In the 1970s, about half of all deaf children in America attended special schools, many of which immersed them in sign language. Today, 80 percent of deaf children attend ordinary local schools, and more than half of kids born with hearing impairments receive cochlear implants, with the proportion rising every year. A dramatic shift is under way in the American experience of deafness. To many who are hard of hearing, this shift represents not a victory over disability, but the dissolution of a thriving culture—what they call Deaf culture, with a capital D.
- There are those of us who do not view our being Deaf as something that needs to be overcome. In fact, we don’t even think or talk about it. I was blessed at birth.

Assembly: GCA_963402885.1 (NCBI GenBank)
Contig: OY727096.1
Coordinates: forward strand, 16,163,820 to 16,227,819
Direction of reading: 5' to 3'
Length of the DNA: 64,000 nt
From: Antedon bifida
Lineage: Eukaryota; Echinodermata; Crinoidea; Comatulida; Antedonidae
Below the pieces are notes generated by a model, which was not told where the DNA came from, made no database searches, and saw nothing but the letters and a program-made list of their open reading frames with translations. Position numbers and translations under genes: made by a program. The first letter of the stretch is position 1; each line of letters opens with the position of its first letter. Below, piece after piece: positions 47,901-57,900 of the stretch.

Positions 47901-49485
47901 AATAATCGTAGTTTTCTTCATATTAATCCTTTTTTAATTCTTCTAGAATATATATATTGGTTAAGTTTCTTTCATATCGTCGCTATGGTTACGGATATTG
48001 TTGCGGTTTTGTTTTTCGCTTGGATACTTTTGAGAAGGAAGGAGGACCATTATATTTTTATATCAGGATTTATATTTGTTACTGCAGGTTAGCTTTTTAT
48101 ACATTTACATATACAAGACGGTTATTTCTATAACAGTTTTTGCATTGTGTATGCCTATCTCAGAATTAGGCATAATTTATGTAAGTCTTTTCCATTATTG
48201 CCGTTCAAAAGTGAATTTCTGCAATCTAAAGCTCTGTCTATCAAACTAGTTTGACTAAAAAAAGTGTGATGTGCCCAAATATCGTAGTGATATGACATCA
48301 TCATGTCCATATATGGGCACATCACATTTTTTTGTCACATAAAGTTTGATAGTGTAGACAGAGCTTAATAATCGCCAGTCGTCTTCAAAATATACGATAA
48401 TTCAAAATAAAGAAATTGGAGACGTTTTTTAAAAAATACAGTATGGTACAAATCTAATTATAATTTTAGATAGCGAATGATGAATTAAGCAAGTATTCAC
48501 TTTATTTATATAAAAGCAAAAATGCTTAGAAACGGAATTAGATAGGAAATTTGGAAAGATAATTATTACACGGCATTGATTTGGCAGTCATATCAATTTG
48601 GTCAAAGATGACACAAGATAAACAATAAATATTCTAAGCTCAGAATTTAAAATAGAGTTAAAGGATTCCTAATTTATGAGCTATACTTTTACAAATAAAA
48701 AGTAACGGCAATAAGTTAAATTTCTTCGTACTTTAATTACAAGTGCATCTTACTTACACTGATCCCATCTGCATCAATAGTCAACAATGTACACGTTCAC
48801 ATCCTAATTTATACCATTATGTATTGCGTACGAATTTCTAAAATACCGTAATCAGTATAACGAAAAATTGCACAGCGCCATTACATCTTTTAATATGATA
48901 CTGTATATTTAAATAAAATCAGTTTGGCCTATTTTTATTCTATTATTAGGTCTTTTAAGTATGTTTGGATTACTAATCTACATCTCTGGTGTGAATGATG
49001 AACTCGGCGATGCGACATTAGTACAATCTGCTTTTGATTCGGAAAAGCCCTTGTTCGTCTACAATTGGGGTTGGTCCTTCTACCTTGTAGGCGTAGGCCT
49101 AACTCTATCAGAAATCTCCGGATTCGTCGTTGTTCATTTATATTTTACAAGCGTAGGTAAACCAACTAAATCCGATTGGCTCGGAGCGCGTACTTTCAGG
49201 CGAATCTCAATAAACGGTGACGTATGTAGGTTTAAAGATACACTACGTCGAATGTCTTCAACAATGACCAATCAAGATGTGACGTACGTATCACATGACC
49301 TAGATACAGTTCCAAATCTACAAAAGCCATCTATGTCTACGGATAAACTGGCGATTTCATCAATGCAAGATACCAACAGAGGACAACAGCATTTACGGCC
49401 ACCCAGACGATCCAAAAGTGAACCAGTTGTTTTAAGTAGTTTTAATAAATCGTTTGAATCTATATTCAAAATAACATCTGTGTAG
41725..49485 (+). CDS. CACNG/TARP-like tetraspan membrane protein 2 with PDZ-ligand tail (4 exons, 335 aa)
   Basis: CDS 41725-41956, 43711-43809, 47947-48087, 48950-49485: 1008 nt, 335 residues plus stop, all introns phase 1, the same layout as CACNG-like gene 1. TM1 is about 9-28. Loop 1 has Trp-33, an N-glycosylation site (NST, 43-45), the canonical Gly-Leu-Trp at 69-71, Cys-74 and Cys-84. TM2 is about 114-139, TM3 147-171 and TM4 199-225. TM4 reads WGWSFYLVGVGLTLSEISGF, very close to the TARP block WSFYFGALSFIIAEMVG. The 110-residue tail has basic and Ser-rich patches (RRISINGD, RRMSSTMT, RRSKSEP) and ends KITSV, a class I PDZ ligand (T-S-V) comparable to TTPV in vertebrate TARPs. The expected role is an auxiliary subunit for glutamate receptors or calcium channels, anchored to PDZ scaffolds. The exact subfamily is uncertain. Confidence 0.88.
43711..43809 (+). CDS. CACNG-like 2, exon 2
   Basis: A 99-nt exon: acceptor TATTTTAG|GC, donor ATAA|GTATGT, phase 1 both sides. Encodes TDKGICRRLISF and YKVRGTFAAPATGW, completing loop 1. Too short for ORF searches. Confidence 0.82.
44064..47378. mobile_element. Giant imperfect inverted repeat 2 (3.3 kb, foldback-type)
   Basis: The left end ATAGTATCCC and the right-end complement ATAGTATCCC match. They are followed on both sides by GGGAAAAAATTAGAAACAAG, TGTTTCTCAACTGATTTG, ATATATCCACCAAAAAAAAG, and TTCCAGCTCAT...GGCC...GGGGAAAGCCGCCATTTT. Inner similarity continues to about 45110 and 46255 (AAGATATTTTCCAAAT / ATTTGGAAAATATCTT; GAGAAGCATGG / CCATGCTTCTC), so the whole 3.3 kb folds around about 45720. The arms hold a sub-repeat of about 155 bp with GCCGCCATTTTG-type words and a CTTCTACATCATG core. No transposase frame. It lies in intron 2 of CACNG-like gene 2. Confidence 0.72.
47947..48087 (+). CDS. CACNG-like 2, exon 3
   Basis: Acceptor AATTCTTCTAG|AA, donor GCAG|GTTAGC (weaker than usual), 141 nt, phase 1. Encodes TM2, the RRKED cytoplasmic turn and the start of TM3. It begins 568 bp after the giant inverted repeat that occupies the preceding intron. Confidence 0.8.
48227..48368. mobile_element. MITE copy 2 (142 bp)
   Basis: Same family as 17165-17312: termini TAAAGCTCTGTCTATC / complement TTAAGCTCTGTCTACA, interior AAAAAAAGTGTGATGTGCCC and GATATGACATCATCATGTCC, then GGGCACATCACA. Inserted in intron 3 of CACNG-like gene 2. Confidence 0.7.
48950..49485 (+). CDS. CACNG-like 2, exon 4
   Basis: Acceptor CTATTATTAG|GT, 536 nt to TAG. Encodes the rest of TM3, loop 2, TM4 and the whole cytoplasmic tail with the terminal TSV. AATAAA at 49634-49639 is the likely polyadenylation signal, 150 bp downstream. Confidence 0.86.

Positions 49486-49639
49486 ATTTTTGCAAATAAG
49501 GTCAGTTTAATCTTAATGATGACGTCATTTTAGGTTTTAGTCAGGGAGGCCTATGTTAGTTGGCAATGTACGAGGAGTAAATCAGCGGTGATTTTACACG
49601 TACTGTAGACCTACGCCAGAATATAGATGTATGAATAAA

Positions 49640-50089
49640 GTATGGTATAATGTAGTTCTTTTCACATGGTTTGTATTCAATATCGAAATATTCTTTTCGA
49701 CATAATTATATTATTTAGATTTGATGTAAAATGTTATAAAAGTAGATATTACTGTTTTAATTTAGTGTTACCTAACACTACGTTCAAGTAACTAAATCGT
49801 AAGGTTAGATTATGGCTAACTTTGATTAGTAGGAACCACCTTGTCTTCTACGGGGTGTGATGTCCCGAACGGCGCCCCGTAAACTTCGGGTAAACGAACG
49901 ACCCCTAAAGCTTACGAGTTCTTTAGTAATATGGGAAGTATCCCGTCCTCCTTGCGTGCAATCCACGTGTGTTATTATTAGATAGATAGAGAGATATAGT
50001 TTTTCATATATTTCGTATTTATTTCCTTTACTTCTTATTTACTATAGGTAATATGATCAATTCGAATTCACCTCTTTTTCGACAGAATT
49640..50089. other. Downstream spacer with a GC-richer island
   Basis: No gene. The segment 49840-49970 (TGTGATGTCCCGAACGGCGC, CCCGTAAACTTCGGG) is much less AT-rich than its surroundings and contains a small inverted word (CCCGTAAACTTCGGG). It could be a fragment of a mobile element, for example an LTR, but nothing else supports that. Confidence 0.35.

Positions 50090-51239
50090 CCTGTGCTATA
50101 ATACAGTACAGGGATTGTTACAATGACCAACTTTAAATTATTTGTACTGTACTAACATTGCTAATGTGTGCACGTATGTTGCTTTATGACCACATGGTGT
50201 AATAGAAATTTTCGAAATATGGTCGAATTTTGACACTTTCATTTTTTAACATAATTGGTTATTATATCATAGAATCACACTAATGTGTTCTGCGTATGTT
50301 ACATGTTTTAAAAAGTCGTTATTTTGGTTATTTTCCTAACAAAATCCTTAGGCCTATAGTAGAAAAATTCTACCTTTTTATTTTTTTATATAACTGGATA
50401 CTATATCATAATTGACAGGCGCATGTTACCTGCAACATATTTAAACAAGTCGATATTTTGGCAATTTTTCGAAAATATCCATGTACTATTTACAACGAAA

- There is a global effort to eradicate Deaf people and sign languages from the human gene pool. Doctors intimidate parents into using cochlear implants on their newborns. Deaf children are forbidden to learn American Sign Language.
- For years, the conflict was between oralism—a philosophy of teaching the Deaf to communicate through speech and lip-reading—and sign language. Organizations that promote American Sign Language are nearly 100-percent Deaf-run. The National Association of the Deaf is completely Deaf-run—as opposed to the Alexander Graham Bell Association for the Deaf and Hard of Hearing, which is mostly hearing-run and practices oralism.
- Deaf people’s brains are wired differently. We have greater spatial cognition because we use the world’s oldest and most natural three-dimensional language. American society doesn’t know how to talk about or address Deaf people properly. The term deaf itself is an eternal battleground—in Old English, deaf means “empty, barren.” We need a new word that tells the truth of our identity.
—Ryan Commerson, 37, filmmaker (as told to Ryan O’Hanlon)